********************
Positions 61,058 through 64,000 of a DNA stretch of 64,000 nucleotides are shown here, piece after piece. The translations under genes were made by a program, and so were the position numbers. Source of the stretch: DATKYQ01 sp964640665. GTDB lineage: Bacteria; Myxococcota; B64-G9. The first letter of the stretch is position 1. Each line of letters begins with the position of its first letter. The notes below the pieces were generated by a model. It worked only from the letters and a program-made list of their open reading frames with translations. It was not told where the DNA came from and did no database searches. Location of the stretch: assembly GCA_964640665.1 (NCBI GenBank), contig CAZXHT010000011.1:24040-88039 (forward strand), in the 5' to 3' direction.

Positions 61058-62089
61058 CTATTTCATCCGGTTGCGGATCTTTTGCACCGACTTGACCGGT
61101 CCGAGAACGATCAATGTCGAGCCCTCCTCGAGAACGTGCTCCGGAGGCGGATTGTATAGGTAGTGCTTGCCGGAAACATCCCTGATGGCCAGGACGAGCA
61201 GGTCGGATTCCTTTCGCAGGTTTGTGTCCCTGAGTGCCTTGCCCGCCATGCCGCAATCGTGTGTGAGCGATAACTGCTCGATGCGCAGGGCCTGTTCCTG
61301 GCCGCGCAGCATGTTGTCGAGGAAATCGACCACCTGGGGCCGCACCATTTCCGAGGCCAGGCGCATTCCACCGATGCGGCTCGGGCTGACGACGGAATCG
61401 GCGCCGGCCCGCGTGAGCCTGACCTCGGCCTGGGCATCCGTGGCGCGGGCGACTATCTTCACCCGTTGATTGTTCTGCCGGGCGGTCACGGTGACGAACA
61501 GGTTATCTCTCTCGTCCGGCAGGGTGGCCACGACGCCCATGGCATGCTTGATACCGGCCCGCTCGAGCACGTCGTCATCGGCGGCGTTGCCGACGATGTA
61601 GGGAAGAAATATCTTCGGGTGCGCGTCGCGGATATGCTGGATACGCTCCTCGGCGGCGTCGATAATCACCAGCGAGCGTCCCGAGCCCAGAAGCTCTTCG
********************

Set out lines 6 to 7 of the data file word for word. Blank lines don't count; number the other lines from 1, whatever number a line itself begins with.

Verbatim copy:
61301 GCCGCGCAGCATGTTGTCGAGGAAATCGACCACCTGGGGCCGCACCATTTCCGAGGCCAGGCGCATTCCACCGATGCGGCTCGGGCTGACGACGGAATCG
61401 GCGCCGGCCCGCGTGAGCCTGACCTCGGCCTGGGCATCCGTGGCGCGGGCGACTATCTTCACCCGTTGATTGTTCTGCCGGGCGGTCACGGTGACGAACA